We spent the better part of our day at the Instant Ramen Museum, making our own instant ramen packet and custom cup noodle flavours and tried a Hokkaido specialty ramen in the tasting room. What a fun and engaging way to spent a day! Definitely checkout the museum if you’re ever in Osaka and if like us, you’re a sucker for food related activities.
Episode 19.3: https://youtu.be/UJ_AcL7puBQ
Maybe we got a little carried away actually, we had another major attraction on the list for the day, Osaka Castle. We had just enough time to make it over to the castle before it closed for the day, but we had to hustle.
Our timing ended up being quite lucky, as we caught the castle in the soft golden light of the setting sun. It cast a gorgeous glow over the castle, accentuating the golden accents of the castle itself.
It’s an impressive castle and surrounding park, with it’s massive moat and bridges. There was a sense of peace in the park, despite the large number of people also enjoying the attraction. We really enjoyed strolling through the park, getting teasing views of the castle between trees, or peeking over other buildings. The final approach, among massive stone walls, is really quite astounding. The castle is rather imposing as you round the final wall and get a view of the entire structure.
We were extremely conflicted by this point. We had to make a decision, hang around the outside of the castle snapping pictures in the beautiful last light of the day, or head into the castle to explore its museum and get a view over Osaka from its top floor.
We chose to visit the castle museum, but not before taking as many pics as possible in 5-10 minutes. This castle is a reconstruction, the original lost to battles long ago. The current structure dates back to the 1930s, experienced damage during the bombings of WWII, and then repaired to what you will find today. Because of this the interior is very modern with conveniences we’re accustomed to in this day and age, such as an elevator. The museum has a lot of relics, including an impressive array of samurai armour to check out, along with a good amount of information on the history of the castle and an important figure in Osaka history Hideyoshi Toyotomi. He was responsible for the first Osaka castle, beginning its construction in 1583.
Unfortunately we didn’t have a lot of time to explore every nook and cranny of the museum, but did make it to one of our goals, the observation deck on the top floor of the castle. The views out over Osaka are impressive, a perfect spot for a castle and keeping watch over the land. From the observation deck you can also get an interesting glimpse at the details of the roof, including the golden fish. These are actually called shachihoko and are the combination of the head of a tiger and body of a carp. In Japanese folklore these creatures could summon the rain which is why they are often adorning the top of castle and temple roofs, to protect the structure from fire.
It wasn’t long before we had outstayed our welcome and were told it was time to leave by the playing music which got increasingly louder and louder. It was a rather confusing experience as the music chosen for this task was Auld Lang Syne, the New Years Song. But we obliged and made our way back down.
By the time we were back in the park out front of the castle it was almost completely dark, just last bit of light glowing on the horizon. By now it had been hours since our ramen tasting back at the museum and we were quite hungry. We started to make our way out of the castle park back to the train station. On our way out we came across a little building complex with a statue of Hieyoshi Todyotomi in their square. It was a lovely stroll out of the park, a lot quieter now in the dark than earlier as we made our way to the castle.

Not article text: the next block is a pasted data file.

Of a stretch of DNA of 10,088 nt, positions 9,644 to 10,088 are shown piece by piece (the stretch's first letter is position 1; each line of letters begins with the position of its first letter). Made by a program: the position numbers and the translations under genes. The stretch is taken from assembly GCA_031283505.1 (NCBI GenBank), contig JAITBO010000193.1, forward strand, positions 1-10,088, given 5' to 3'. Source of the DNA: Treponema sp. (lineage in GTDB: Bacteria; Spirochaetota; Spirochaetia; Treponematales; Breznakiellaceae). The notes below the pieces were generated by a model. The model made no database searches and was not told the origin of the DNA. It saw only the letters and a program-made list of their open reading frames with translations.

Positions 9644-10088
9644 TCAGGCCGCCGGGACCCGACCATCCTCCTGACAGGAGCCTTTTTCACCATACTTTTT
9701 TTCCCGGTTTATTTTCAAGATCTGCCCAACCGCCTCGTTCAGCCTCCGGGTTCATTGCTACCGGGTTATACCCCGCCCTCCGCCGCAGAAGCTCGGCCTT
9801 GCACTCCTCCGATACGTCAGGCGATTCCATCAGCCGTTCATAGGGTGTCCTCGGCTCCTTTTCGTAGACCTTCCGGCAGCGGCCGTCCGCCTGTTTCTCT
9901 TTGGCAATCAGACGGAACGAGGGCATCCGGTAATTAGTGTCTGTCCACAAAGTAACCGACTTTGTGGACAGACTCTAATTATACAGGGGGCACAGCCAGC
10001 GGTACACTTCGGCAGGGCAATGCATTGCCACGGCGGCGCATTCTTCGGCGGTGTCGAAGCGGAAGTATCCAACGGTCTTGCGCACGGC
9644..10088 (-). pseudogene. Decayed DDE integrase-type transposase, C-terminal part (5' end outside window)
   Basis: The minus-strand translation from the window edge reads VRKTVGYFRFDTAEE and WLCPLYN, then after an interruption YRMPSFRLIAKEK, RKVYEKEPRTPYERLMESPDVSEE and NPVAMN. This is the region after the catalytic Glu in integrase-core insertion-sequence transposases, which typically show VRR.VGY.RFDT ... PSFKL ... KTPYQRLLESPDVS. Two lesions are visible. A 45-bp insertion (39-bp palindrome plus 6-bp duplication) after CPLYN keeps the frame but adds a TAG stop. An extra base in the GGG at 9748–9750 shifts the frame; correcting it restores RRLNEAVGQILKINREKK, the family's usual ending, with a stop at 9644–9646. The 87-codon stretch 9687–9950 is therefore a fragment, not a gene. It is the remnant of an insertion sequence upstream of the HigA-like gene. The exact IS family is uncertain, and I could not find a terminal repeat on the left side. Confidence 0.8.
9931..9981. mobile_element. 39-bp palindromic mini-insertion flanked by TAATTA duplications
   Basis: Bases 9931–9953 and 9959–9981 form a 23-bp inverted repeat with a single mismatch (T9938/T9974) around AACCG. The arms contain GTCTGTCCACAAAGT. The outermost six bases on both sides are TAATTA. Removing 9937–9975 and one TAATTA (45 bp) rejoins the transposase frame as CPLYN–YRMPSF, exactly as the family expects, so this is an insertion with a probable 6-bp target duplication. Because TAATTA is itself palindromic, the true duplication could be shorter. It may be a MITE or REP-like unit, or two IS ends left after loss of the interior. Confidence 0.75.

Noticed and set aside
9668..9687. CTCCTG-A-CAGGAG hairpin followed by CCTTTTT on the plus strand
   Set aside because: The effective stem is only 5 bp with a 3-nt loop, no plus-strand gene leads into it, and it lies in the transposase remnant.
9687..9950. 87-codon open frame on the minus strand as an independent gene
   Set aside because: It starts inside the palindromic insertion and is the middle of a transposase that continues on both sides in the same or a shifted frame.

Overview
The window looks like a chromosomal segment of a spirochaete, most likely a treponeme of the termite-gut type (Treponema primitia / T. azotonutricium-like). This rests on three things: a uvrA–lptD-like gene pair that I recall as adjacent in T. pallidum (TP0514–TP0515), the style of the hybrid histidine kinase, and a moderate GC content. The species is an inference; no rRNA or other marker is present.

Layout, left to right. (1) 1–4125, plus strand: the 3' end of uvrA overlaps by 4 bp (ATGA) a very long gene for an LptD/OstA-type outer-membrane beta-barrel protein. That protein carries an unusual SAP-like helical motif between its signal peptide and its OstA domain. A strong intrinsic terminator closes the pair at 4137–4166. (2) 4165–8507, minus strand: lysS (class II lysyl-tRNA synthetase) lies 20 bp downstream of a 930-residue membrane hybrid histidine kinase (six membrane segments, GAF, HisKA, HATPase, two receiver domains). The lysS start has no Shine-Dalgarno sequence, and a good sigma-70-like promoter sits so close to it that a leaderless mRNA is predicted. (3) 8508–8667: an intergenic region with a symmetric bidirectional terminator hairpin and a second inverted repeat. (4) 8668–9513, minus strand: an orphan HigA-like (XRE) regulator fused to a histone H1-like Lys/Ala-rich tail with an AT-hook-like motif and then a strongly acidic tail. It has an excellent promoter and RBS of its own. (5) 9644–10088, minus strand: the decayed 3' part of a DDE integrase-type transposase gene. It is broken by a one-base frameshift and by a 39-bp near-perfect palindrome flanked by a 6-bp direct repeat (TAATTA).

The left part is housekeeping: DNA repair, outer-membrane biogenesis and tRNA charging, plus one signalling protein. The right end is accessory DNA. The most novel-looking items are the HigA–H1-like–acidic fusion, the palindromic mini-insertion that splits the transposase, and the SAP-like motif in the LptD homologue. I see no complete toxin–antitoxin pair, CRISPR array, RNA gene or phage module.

Our hunger was really mounting by now, but we luckily had a specific restaurant in mind. We wouldn’t have to hunt down a place to eat, we just had to hunt down this specific place, which sometimes can be even more challenging. I guess not too bad these days thanks to iPhones and Google Maps. This place was a curry rice shop and was highly rated. We both were to be satisfied as I ordered curry rice with a deep-fried chicken cutlet, while Nicole opted for the curry ramen. The ramen was interesting because one of their special ingredients is a small pile of instant potato added along with more traditional ramen toppings. The idea is to stir in the instant potato to thicken up the soup. Both dishes were really good and hit the spot.
Full and content we decided to take a quick stroll through Dotonbori, a famous tourist spot known for its use of neon. We planned to return here for a proper visit, but were relatively close by and I really wanted to see the iconic running Glico man sign.
By this point we were both exhausted having had an amazing, yet long day out. We’d sleep well and be prepared for our second full day exploring Osaka.
There were several locations featured in this episode
- Osaka Castle – A 1930s reconstruction of a Japanese castle originally dating back to 1583.
- Statue of Toyotomi Hideyoshi – An important figure in Osaka history, and responsible for building the first iteration of Osaka Castle.
- Morinomiya Station – The station we used next to the castle park and is serviced by a JR line (important for us JR Rail Pass users!).
- Namba Dining Maison – We made a quick stop here, it looked like a safe bet to find a good restaurant.
- Oretachi no Curry-ya – Our curry rice restaurant researched on the internet. Really good curry rice and curry ramen.
- Dotonbori – Famous tourist spot known for an over the top use of neon.
- Dotonbori Glico Sign – The iconic sign I had waited years to finally see in person.
Thanks for watching/reading!